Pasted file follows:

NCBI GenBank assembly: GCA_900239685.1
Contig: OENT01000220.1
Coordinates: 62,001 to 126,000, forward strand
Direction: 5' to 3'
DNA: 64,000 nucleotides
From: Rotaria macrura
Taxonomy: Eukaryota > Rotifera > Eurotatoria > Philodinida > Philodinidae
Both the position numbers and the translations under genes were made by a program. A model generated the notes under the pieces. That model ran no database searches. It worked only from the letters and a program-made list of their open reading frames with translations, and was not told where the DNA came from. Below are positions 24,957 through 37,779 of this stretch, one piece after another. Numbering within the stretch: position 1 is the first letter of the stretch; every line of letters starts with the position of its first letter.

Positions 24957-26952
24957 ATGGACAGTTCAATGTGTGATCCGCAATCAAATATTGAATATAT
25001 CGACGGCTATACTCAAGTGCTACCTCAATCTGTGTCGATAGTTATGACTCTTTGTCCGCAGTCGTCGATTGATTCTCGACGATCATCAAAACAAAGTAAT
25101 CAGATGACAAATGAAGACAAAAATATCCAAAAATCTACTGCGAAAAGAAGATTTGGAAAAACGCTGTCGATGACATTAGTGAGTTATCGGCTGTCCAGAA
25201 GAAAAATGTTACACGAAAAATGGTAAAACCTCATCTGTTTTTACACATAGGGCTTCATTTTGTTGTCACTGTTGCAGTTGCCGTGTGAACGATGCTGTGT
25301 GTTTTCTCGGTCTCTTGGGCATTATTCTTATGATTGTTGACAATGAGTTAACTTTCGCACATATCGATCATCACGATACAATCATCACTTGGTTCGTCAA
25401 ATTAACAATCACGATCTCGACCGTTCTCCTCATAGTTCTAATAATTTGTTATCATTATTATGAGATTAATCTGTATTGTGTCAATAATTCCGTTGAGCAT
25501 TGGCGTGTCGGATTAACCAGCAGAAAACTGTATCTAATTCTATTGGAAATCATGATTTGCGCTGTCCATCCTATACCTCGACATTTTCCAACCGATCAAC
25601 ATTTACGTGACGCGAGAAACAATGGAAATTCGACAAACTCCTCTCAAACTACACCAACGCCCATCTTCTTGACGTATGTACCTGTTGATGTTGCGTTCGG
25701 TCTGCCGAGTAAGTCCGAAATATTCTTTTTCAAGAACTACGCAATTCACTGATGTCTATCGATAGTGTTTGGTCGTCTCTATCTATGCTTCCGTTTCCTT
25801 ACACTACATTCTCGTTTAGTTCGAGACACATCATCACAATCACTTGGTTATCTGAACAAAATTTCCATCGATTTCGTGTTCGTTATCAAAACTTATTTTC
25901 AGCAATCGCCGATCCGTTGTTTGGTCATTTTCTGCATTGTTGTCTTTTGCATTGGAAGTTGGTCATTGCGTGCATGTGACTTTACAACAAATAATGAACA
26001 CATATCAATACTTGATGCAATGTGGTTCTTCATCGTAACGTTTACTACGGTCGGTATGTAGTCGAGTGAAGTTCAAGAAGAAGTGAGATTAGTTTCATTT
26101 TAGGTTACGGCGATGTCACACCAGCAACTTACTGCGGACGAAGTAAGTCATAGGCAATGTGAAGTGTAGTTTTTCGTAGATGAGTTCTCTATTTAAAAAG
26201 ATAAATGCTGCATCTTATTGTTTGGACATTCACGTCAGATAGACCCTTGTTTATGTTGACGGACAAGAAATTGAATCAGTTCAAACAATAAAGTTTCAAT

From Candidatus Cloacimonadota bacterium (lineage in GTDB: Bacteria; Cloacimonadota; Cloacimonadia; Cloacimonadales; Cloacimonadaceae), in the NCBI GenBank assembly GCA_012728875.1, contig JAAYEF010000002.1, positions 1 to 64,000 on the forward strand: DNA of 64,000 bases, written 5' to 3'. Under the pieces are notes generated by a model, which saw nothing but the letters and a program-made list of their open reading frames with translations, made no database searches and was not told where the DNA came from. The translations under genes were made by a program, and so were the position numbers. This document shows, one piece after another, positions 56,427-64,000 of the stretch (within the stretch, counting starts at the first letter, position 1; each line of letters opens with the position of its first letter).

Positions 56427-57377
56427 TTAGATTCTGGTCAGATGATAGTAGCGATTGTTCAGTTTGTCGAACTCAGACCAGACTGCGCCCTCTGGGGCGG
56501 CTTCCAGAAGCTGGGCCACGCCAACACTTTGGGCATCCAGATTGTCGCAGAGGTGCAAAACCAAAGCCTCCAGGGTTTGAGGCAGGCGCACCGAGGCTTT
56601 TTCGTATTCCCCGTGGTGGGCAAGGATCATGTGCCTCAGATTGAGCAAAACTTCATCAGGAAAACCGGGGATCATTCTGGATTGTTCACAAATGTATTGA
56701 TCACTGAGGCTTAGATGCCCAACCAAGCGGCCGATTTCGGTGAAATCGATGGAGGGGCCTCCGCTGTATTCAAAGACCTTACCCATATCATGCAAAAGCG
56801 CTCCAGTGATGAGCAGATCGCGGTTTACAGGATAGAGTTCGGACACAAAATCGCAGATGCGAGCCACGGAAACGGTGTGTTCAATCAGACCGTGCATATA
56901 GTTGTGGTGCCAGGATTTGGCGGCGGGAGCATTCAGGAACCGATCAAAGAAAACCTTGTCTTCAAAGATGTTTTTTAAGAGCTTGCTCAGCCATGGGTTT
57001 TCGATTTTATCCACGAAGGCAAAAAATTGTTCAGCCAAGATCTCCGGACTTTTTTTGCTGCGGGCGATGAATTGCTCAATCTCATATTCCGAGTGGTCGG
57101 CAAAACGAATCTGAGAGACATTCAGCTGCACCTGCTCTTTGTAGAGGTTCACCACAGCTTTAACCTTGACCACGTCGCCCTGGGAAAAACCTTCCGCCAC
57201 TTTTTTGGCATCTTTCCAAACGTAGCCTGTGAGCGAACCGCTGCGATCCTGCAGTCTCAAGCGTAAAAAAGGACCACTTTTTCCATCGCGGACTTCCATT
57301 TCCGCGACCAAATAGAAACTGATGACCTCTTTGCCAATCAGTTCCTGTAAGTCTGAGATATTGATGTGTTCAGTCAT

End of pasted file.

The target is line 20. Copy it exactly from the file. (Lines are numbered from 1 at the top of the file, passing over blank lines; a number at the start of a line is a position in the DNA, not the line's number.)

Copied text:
25901 AGCAATCGCCGATCCGTTGTTTGGTCATTTTCTGCATTGTTGTCTTTTGCATTGGAAGTTGGTCATTGCGTGCATGTGACTTTACAACAAATAATGAACA